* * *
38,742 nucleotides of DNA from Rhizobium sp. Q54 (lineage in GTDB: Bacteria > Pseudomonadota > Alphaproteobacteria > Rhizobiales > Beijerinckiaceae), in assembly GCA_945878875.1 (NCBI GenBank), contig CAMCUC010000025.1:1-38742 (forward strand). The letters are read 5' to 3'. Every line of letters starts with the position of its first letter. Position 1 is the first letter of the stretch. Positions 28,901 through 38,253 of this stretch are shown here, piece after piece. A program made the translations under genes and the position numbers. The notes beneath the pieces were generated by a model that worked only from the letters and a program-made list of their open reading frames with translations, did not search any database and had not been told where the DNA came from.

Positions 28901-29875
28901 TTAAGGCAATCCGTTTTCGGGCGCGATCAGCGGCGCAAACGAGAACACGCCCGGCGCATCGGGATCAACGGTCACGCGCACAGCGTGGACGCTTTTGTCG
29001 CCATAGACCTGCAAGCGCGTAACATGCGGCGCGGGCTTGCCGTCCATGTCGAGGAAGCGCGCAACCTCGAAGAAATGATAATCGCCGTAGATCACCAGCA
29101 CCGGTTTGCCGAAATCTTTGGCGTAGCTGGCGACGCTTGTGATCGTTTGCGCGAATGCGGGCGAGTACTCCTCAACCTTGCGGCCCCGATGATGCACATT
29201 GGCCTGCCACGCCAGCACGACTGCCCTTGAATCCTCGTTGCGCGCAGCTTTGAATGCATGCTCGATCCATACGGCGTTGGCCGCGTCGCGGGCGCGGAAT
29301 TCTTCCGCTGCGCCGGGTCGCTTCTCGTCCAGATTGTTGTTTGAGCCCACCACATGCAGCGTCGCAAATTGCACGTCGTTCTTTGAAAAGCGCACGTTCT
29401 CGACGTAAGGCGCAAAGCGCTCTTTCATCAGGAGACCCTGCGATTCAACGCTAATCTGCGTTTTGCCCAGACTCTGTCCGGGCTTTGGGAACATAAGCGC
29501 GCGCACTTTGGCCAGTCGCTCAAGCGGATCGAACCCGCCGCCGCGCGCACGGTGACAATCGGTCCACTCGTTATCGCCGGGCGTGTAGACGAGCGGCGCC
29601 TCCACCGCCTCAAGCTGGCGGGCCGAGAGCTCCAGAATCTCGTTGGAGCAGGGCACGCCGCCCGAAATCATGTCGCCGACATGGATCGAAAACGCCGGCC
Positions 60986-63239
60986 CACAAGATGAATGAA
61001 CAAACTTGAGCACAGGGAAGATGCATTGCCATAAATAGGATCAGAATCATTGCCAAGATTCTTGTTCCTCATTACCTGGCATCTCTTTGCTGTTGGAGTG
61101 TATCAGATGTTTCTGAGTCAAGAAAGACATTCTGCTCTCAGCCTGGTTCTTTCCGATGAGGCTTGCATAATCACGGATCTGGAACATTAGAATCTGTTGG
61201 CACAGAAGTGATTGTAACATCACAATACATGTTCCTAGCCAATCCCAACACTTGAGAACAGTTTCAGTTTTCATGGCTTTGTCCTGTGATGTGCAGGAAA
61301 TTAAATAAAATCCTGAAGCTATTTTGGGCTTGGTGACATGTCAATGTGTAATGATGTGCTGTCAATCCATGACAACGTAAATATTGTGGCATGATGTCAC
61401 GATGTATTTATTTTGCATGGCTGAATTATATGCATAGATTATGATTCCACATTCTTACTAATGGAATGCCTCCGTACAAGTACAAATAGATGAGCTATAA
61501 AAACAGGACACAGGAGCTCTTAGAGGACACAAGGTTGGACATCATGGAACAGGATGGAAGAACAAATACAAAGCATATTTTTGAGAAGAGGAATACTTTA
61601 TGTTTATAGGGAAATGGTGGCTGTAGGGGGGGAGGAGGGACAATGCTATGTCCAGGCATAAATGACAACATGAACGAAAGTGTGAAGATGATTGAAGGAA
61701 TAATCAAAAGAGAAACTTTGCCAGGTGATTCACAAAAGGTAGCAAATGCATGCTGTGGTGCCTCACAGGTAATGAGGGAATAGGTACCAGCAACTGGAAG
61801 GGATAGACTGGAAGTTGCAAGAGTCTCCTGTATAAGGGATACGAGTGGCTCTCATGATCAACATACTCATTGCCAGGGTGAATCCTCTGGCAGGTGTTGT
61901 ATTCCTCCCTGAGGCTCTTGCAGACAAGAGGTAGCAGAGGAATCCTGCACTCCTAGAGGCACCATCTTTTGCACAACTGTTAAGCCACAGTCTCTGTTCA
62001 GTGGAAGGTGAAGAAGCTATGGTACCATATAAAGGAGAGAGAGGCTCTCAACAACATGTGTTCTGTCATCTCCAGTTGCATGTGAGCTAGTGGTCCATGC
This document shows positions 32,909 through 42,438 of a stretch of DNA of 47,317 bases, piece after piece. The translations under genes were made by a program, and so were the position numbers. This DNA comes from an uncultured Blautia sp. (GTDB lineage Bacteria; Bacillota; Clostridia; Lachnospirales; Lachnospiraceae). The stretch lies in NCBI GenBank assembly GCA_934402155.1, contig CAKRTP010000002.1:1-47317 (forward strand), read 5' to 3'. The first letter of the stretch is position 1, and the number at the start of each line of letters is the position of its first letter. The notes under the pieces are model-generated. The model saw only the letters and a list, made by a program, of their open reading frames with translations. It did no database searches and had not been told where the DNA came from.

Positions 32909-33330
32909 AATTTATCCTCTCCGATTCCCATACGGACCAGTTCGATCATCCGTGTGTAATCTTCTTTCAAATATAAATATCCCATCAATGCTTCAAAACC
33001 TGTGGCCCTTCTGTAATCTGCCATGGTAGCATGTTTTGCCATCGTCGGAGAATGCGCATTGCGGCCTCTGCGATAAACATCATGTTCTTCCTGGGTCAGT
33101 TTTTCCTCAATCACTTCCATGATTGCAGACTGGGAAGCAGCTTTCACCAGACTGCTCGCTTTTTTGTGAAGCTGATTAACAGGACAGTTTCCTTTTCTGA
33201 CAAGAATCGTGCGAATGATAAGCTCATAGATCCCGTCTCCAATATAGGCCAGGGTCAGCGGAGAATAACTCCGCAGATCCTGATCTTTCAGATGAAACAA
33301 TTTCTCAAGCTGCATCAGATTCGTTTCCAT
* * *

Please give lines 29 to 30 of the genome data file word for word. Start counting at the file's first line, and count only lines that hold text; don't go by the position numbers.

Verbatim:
33201 CAAGAATCGTGCGAATGATAAGCTCATAGATCCCGTCTCCAATATAGGCCAGGGTCAGCGGAGAATAACTCCGCAGATCCTGATCTTTCAGATGAAACAA
33301 TTTCTCAAGCTGCATCAGATTCGTTTCCAT